Of course, the Gettysburg Address, a rhetorical gem and the greatest speech in American history, lacks any reference to the orator individually but refers to “we.” It is about the fallen and the living, united and dedicated to a single mission and purpose. The dead, the living, and the orator all are one—joined with us, the inheritors of the freedom consecrated in that bloody field.
In living memory, a famous expression of presidential leadership via empathy is George W. Bush’s impromptu bullhorn moment. Three days after the September 11, 2001, attacks, when a firefighter shouted that he could not hear the president, Bush responded, “I can hear you. The rest of the world hears you. And the people who knocked these buildings down will hear all of us soon.” It was a brief ad libbed moment, but a transformative one for a president less than a year into his term. Bush was telling that firefighter that he was being heard, and the two of them were one, along with the rest of the nation. I can hear you, at that moment, translated into “I share your sorrow, anger, and determination.”
The historian and biographer Andrew Roberts, in his terrific new book Leadership in War, discusses Churchill and FDR, among others. But Roberts also offers negative examples. Stalin and Hitler, Roberts shows, had weak constitutions of character, coupled with low self-esteem. Hitler habitually lied to brag about himself and his accomplishments. Stalin, too, was profoundly insecure. They each possessed an instinctive capacity to inspire their followers—Hitler in particular was obsessed with his image and the motivational spectacle of his speeches. But neither of them allowed their subordinates to question their judgments—they were too insecure to ever be wrong. That fact contributed to Hitler’s defeat and, in Stalin’s case, to his biggest blunder: his failure to see that his pact with Hitler was worthless and to anticipate Operation Barbarossa, a failure of such magnitude that Stalin expected to be arrested because of it.
Not all great leaders have been great orators, of course, and speech is not the only way to express empathy. Many great leaders earned the trust of their followers by taking risks alongside them. George Washington disliked public speaking but won the love of his troops by never leaving their side. Admiral Horatio Nelson, another figure Roberts profiles, was not a great orator, yet he was among the greatest of British leaders; he led his men in battle with courage and did himself what he asked of his men. During the Civil War, Joshua Lawrence Chamberlain, whose story was immortalized in the historical novel The Killer Angels, leaned on his sword after being shot to lead his men until the last one to clear the field, and then fainted.
Still, even if not every president can have the eloquence of Ronald Reagan, the moral clarity of George W. Bush, or even the logic and composure of Barack Obama, there is at least a baseline expectation that our presidents will have some capacity to teach and console and inspire and unify.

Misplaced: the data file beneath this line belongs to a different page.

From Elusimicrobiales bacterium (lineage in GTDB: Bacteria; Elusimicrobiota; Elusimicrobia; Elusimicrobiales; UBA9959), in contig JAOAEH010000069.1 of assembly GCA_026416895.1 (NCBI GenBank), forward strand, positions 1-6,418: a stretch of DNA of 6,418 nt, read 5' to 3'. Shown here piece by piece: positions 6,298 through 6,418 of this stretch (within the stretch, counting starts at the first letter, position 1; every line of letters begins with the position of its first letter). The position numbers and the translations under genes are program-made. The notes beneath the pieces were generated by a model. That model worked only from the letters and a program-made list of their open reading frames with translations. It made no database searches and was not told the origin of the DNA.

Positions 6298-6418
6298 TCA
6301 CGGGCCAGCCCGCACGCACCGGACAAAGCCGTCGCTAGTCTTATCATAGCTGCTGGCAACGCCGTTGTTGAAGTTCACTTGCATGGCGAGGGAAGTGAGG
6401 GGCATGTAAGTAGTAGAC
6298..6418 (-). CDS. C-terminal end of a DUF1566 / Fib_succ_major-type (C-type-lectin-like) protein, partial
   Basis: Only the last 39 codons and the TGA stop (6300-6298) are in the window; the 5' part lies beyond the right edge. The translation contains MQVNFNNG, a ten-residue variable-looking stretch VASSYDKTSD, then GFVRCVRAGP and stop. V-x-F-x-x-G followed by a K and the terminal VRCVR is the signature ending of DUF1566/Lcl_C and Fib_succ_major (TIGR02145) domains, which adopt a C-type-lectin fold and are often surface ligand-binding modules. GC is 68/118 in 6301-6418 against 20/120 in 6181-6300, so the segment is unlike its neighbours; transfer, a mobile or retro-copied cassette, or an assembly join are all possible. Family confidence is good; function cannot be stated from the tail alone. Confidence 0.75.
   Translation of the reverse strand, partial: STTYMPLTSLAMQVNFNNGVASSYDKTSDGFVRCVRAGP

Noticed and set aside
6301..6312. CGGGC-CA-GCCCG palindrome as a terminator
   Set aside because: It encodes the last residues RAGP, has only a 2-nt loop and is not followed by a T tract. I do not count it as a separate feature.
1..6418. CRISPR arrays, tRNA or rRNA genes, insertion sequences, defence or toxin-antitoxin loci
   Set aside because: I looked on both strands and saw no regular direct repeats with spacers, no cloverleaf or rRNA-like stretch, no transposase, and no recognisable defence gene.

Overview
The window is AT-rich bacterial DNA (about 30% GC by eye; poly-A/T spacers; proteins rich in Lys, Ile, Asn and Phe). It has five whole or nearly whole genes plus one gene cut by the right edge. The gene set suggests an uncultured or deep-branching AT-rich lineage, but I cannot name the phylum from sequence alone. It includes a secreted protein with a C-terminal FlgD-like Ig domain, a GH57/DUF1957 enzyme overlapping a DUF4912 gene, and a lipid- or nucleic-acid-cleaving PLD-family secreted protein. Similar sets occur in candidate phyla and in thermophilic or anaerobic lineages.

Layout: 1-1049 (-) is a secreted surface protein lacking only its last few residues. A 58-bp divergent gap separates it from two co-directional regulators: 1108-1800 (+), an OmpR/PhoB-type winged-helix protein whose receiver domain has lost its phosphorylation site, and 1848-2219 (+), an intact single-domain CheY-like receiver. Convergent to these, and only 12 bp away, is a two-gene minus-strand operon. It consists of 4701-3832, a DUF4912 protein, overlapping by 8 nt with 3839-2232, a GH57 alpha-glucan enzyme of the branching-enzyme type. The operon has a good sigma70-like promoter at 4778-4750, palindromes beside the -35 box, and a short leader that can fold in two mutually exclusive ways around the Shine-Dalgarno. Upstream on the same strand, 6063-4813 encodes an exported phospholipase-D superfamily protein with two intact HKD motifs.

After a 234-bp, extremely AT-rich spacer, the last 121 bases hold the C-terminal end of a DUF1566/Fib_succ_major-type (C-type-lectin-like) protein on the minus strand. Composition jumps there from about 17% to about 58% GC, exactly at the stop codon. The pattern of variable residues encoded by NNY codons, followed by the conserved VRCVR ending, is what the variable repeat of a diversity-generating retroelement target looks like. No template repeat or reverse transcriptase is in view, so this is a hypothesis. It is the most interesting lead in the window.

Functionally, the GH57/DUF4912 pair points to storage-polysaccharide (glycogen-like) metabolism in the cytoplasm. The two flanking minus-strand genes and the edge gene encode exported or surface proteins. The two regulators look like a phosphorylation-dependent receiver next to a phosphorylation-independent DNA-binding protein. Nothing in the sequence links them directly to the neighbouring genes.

Donald Trump just can’t do it.
This is a moment of great national uncertainty—a public health crisis, an economic crisis, a financial crisis. There is hardly any precedent for this moment: Stores and schools and churches have slammed shut their doors. Streets that once would be bustling are empty. Millions of Americans, after having emptied grocery-store shelves, have bunkered down at home. As Peter Alexander pointed out on Friday, many Americans are scared—and with good reason. They want information and guidance, comfort and hope. In a word, they want leadership.
But Donald Trump cannot provide it. He is on his regular Twitter schedule, tweeting his typical nonsense. He lacks the capacity to empathize, that necessary prerequisite for leadership. Consider the rhetorical record of his entire presidency: his “American carnage” inaugural address, his rallies bashing the press and immigrants, his juvenile tweets, his crowing about every minor victory and bitching about every last grievance. It is a sorry litany of gracelessness and pique, and it has left him utterly unprepared to bear a message of resilience, hope, unity, or sacrifice in the face of hardship.
Americans are looking everywhere for a leader—everywhere except the Oval Office. Many people are turning to the sober and well-informed presence of Dr. Anthony Fauci (who has worked hard to hide his feelings about the president), while others are becoming their neighborhood’s leaders by doing grocery shopping for the elderly and disabled, or trying to help get equipment to hospitals, or exploring ways to keep bolstering one another online. But nobody is expecting leadership from the president.
We should all wish the president success in managing the coronavirus crisis. And we can hope that he can change—that he might rise to meet the moment. But that seems unlikely: He is a petty man, vain yet insecure, who needs to be praised by his subordinates to feel good, even in a crisis. Don’t expect him to lead us through our finest hour.